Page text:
The Committee sent staff to the region, including Mr. Nigel Stephens of my staff, to see first-hand how the SBA and the other agencies were helping small businesses. Sitting in Fort Worth were stacks of applications waiting to be entered into the new data system, applications that took a week before arriving in Fort Worth and then sit waiting for data entry 10 to 14 days. In Louisiana, no one knew who the contracting specialists were or how to contact them. In follow up meetings, SBA pointed fingers at the IRS and FEMA, and indicated a serious disconnect between headquarters in D.C. and the offices in Louisiana and Fort Worth, out of touch with the gaps at the local level. In fact, SBA’s Washington staff made recommendations that the Fort Worth staff said they didn’t need.

Contracting opportunities for small businesses are equally as challenging. We have all heard the preliminary reports that approximately 90 percent of contracts as of October 3 were awarded to companies outside of the affected area. Today, we will hear from the Army Corps of Engineers and the Department of Homeland Security, the two agencies responsible for the majority of Federal contracts awarded in the region.

There must be a sense of urgency in awarding small businesses contracts because these firms are essential in providing the economic growth necessary for ensuring long-term recovery of the affected area. Small businesses that participate in the federal recovery effort will help to turn over a contracted dollar numerous times in the local economy through worker payroll, purchasing of supplies, and the renting of equipment. In order for this recovery to be truly effective, we must get the region’s small business back to work.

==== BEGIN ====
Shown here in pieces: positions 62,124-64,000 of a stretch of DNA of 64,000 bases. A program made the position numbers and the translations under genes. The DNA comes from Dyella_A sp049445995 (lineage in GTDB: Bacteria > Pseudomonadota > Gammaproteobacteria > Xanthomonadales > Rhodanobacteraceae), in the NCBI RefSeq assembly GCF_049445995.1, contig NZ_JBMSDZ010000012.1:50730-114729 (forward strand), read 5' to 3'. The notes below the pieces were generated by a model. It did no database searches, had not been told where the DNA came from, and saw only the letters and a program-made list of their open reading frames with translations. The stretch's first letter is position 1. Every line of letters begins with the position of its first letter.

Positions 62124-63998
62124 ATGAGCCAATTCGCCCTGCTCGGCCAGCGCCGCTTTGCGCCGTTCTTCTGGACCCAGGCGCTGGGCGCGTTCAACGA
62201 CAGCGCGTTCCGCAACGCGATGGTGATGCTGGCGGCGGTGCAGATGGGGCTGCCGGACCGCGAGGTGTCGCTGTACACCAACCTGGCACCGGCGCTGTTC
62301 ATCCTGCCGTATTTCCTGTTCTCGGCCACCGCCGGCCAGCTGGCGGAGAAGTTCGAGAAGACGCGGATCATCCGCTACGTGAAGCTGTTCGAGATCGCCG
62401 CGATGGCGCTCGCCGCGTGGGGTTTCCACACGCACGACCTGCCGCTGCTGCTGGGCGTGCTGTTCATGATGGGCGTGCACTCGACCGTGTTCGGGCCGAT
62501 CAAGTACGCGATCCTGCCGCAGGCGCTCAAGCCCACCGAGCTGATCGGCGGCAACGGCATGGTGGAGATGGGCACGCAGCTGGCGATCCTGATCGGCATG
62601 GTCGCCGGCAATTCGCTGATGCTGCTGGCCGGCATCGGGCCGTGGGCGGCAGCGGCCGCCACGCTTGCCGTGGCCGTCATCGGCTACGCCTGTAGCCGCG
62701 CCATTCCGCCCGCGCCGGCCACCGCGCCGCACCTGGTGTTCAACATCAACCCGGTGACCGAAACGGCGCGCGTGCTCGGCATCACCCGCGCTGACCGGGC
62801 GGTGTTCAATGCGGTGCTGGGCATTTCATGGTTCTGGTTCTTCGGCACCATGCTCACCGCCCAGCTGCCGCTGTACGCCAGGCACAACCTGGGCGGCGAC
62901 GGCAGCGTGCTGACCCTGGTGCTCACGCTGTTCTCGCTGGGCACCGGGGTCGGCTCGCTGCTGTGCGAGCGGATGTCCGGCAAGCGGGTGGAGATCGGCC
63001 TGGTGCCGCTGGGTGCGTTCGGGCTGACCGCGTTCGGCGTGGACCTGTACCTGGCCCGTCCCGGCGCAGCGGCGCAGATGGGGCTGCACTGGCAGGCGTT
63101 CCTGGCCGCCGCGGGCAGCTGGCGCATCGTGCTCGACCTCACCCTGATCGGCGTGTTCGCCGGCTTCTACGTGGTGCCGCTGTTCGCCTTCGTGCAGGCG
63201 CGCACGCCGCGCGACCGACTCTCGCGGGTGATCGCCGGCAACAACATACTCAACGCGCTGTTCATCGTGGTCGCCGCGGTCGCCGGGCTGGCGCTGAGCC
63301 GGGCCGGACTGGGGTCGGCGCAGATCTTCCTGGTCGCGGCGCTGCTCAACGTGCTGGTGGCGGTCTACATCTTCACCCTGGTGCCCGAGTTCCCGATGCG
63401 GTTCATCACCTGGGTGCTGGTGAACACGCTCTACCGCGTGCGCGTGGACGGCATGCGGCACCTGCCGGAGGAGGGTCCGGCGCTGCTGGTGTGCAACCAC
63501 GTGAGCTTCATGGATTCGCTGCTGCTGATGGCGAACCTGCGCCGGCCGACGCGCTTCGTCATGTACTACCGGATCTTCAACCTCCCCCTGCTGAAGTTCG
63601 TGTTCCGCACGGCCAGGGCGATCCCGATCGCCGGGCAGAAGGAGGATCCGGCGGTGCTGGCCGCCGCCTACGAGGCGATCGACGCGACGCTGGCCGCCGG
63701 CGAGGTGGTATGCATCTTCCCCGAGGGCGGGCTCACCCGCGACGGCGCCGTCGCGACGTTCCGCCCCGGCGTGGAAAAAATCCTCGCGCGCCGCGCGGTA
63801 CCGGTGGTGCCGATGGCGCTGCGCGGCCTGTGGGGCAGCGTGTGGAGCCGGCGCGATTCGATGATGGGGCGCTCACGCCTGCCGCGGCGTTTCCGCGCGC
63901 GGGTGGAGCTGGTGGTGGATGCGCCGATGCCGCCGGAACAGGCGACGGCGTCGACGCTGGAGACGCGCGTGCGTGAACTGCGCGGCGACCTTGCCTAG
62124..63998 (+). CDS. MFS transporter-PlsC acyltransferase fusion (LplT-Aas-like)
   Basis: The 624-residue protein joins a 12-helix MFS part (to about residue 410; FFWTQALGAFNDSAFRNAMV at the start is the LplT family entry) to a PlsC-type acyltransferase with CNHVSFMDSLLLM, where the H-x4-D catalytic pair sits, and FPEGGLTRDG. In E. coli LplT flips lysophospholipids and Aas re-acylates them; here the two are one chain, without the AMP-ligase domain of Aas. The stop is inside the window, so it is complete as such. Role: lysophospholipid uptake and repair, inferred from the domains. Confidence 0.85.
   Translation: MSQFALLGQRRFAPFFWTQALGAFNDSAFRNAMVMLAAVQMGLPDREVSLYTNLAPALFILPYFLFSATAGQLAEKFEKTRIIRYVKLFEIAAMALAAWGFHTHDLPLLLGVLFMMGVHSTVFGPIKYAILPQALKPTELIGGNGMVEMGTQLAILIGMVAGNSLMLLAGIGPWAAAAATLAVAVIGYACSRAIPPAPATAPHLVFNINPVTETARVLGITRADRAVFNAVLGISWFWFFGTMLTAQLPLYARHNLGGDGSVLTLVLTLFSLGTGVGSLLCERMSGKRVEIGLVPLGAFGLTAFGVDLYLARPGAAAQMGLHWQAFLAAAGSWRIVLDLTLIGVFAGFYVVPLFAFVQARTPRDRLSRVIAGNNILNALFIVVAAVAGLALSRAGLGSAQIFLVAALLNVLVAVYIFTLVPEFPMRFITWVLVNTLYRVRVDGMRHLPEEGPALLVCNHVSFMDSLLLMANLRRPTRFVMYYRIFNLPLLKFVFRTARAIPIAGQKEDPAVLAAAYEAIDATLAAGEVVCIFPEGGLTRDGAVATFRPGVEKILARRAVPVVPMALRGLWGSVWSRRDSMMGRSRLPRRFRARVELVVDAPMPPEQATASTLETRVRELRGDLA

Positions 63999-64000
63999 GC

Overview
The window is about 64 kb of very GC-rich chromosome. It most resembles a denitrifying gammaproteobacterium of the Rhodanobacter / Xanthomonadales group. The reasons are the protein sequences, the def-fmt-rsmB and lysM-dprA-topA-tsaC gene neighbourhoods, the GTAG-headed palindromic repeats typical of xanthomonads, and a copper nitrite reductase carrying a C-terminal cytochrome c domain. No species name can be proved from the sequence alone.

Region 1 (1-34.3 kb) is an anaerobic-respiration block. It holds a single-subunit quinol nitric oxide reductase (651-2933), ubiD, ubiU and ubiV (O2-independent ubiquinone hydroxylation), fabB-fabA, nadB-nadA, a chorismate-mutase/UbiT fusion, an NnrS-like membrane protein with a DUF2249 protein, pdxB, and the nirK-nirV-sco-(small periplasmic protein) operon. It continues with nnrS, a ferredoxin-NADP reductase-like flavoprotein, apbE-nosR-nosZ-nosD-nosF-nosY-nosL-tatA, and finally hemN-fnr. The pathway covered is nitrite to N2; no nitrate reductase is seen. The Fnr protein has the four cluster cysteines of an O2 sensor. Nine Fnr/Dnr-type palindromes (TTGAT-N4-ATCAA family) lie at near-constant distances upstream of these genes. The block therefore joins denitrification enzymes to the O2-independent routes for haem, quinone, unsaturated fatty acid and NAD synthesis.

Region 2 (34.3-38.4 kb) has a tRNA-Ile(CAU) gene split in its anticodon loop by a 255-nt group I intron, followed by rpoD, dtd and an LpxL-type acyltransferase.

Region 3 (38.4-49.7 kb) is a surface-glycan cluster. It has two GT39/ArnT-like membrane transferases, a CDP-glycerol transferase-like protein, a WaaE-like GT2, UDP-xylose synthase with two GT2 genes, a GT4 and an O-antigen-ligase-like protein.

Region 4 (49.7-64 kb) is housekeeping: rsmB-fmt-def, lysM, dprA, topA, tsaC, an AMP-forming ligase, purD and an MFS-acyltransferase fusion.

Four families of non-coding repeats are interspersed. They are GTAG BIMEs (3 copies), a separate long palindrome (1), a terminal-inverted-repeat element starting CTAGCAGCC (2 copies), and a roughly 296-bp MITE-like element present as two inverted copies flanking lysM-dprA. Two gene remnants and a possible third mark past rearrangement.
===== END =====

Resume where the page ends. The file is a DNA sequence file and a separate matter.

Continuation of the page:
I am concerned, however, that the challenges faced by small businesses in the Gulf region are simply a microcosm of the challenges faced by small businesses throughout the nation that are seeking to participate in Federal contracting. Throughout the Federal government, contracts continue to be bundled without review from the SBA, the accuracy of data reported by the Administration is questionable, and a lack of transparency and accountability by the agencies exists with little leadership from the Administration to correct the problems.